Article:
“China is still a developing country and faces a series of severe difficulties and risks in controlling emissions of methane and other non-CO2 greenhouse gases,” he emphasized, adding that “China’s work on methane emissions control started late and has a weak foundation. The data is unclear, and there are insufficient statistical accounting and monitoring capabilities, an imperfect regulatory, standard, and policy system, and an urgent need for improvement in technical and management capacities.”
“The task of controlling methane and other non-CO2 gases in China is not easy and cannot be achieved overnight. It requires long-term arduous efforts, extensive foWorld Timesundational work, and capacity building,” he noted.
“I believe that many developing countries are in the same situation as us. We are willing to act, but our capabilities are lacking, and we need to continue to work hard and strengthen this area through international cooperation,” he said.
In November, the Chinese government released an action plan for methane emissions control. Xie said that China will transform the institutional design and task requirements of the methane plan into substantive, continuously strengthening foundational capabilities. “Meanwhile, we will properly handle the relationship between methane control and energy security, food security, industrial chain, supply chain security, and ensuring the well-being of the people,” he said.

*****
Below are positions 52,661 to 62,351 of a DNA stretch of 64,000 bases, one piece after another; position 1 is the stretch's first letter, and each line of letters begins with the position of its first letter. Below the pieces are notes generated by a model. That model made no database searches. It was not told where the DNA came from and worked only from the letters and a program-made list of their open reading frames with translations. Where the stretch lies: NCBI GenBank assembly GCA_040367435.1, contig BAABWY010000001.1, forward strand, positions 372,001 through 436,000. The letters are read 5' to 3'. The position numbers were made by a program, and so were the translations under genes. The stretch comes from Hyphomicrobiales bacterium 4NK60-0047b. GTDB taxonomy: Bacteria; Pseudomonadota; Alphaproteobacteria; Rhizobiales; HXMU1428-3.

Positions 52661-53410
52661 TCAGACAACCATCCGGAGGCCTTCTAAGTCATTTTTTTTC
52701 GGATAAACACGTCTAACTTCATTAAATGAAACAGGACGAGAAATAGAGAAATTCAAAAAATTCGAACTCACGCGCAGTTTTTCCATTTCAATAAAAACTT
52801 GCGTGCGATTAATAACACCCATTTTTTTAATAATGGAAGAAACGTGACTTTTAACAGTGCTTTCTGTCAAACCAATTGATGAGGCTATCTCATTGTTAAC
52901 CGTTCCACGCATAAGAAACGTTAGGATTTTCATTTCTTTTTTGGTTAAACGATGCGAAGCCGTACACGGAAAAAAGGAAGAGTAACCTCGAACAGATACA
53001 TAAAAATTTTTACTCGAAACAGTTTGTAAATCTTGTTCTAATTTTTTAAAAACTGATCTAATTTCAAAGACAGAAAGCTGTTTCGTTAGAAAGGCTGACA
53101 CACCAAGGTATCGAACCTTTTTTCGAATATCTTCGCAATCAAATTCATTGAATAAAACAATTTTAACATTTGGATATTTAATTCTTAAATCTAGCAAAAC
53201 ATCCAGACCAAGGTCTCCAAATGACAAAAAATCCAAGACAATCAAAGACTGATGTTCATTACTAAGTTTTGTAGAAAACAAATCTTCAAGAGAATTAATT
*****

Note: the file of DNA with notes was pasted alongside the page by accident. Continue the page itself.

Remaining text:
“We understand it’s important for us to be able to find cooperation [between China and the US] here. No one country, no business anywhere in the world will solve this problem by itself. It will take the essence of multilateralism and global cooperation to be able to make this happen,” said Kerry, noting that reducing methane emissions by at least 30 percent in 2030 is in line with the global methane pledge, which is to avoid over 0.2 C of warming by 205World Times0.
Kerry continued that every expert agrees that dealing with methane, which is 80 to 100 times more destructive than CO2, rather thWorld Timesan dealing with it later is critical to the worlWorld Timesd’s ability to hold onto the 1.5 C benchmark.